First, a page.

Another US spying “Oops” moment?

I was intrigued to read that US ‘backdoor‘ components have been discovered in two surveillance satellites being manufactured in Europe for the United Arab Emirates.  DefenseNews reports:

A United Arab Emirates (UAE) deal to purchase two intelligence satellites from France worth almost 3.4 billion dirhams (US $930 million) is in jeopardy after the discovery of what was described as “security compromising components.”

A high-level UAE source said the two high-resolution Pleiades-type Falcon Eye military observation satellites contained two specific US-supplied components that provide a back door to the highly secure data transmitted to the ground station.

. . .

According to the UAE source, the discovery prompted increased talks between the UAE and Russia and a number of high-level delegations have shuttled between Moscow and Abu Dhabi.

“If this issue is not resolved, the UAE is willing to scrap the whole deal,” he added.

The UAE has drawn on Russian technology, with the GLONASS space-based navigation system fitted as a redundancy feature on a Western European weapon system, a French defense expert said.

The competition for the deal has been ongoing for more than a decade, and UAE officials in late 2012 said they had narrowed the Falcon Eye competition from 11 bidders and their backing governments to proposals from US and French teams.

The UAE source said the French team won the bid due to the US State Department’s restrictions on the use of the system, often referred to as “shutter control.”

In Paris, one defense specialist found it intriguing that France had drawn on US technology for the satellites under the Falcon Eye program.

“That is surprising,” the specialist said.

France operates the Pleiades spy satellite in what is viewed as a critical piece of the nation’s sovereignty. Given that core competence, it seemed strange that France would use US technology, although there is an agreement between Paris and Washington over transfer of capabilities, analysts said.

There’s more at the link.

I wonder whether this would have been detected at all if the NSA global surveillance scandal hadn’t blown up last year?  I think it’s likely that the scandal prompted a much closer inspection of US electronic components by the manufacturer, leading to the discovery of the ‘backdoor’ elements.

This raises all sorts of interesting questions and issues.

  • If these ‘backdoor’ components have been discovered in Pleiades-type satellites being built for the UAE, what are the odds that they – or something similar – were installed in France’s original Pleiades satellites before they were launched?  Does the USA already have ‘backdoor’ access to one of France’s most important security systems?  I’d say it’s more than likely – which won’t please France at all.
  • The UAE contributes huge sums to US defense contractors – see, for example, the development of the F-16E/F Block 60 (the two-seat F model is shown below), the most advanced model of that fighter ever developed (much more so than the USAF’s own F-16’s) and funded by the UAE to the tune of billions of dollars.  This discovery, as noted in the report above, has already led to the UAE sending delegations to Russia, another major arms producer.  Will it damage future US arms exports to the Gulf – never mind the rest of the world?  Quite possibly it will.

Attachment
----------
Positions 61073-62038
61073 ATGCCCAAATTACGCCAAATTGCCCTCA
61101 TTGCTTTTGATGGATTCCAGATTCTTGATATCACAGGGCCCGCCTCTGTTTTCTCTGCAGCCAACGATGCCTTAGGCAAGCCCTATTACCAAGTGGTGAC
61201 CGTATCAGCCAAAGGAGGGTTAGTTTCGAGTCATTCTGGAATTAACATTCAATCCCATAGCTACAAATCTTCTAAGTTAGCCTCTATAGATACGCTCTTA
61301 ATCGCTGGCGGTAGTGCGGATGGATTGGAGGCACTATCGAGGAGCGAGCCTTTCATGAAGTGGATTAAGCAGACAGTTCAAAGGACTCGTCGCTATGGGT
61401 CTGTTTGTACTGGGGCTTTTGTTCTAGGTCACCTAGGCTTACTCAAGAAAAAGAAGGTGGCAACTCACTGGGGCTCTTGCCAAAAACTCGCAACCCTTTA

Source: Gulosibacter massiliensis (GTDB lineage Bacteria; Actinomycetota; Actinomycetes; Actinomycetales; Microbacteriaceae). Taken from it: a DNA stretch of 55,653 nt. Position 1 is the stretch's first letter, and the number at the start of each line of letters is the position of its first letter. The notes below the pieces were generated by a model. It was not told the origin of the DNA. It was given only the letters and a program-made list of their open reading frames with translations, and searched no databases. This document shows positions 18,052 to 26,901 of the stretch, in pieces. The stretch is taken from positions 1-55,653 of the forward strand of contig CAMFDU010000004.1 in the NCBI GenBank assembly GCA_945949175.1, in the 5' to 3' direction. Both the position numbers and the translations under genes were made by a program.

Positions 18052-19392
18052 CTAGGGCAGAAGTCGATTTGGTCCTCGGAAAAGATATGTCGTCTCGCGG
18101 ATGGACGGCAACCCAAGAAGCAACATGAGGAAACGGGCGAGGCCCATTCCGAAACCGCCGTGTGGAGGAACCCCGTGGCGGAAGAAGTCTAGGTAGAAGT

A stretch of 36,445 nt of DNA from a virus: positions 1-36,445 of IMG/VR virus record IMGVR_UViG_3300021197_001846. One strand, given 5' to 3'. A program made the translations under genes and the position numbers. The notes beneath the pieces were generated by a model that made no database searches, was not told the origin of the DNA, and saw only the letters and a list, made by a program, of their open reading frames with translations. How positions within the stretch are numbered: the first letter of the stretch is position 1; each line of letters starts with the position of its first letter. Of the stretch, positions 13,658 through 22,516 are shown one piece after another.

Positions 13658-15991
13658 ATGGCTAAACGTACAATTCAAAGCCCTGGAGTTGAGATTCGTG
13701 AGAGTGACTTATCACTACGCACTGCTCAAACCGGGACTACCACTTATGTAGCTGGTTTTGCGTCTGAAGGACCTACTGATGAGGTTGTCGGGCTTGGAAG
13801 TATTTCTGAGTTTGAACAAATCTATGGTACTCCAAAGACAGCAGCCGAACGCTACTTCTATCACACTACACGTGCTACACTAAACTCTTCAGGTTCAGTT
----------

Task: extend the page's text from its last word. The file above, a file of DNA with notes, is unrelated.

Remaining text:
• The USA has protested (loudly) about ‘backdoor’ technology in Chinese exports (follow these four links for examples and more information).  Now we’ve been shown to be doing the same thing ourselves.  We’ll never be able to complain again with a straight face about such shenanigans by other countries.  We’ve just legitimized the practice.
  • If the UAE cancels its contract with France for the satellites, can the manufacturer turn around and sue the USA for causing it to lose the deal?  I’d say it would have a pretty strong case, on the face of it.  The suit would be brought in European courts, too, which means that the US government couldn’t censor technical or other details by using US secrecy laws.

The long and the short of it is, any nation on Earth that wants to buy any high-technology products containing US components must now assume that ‘backdoors’ have been installed in them.  That’s already caused plummeting international sales in IT and telecommunications hardware and software for US firms.  Look for such losses to get worse.



  1. One possible "bright spot" to all these activities being exposed: more nations will realize that they NEED to develop internal, organic technological expertise, which will fuel much greater interest in (and demand for) deep tech savvy in the development, production, support, and maintenance of a wide array of tech items. Spreading scientific and engineering education will have the side effect of westernizing cultures around the world, which will have many side-benefits.

  2. Is this more scary than I think it is? With more and more militaries moving their tender processes Eastward, where will this end up? Will Russia become a powerhouse again, or will China rise to frightful levels of power?

  3. I suspect Rolf, above, is right. After all, if the US can install a back door, so can anyone else, so there is benefit to developing one's own technological resources.

    And, as the number of technology-capable players increases, there will be inevitable "spillover" of technology into other areas. That cannot but help other segments of those societies. Especially in the Arab world, it will be tough to maintain a 7th century mindset while implementing 21st century solutions and searching for 22nd century ideas.

Leave a comment

Your email address will not be published. Required fields are marked *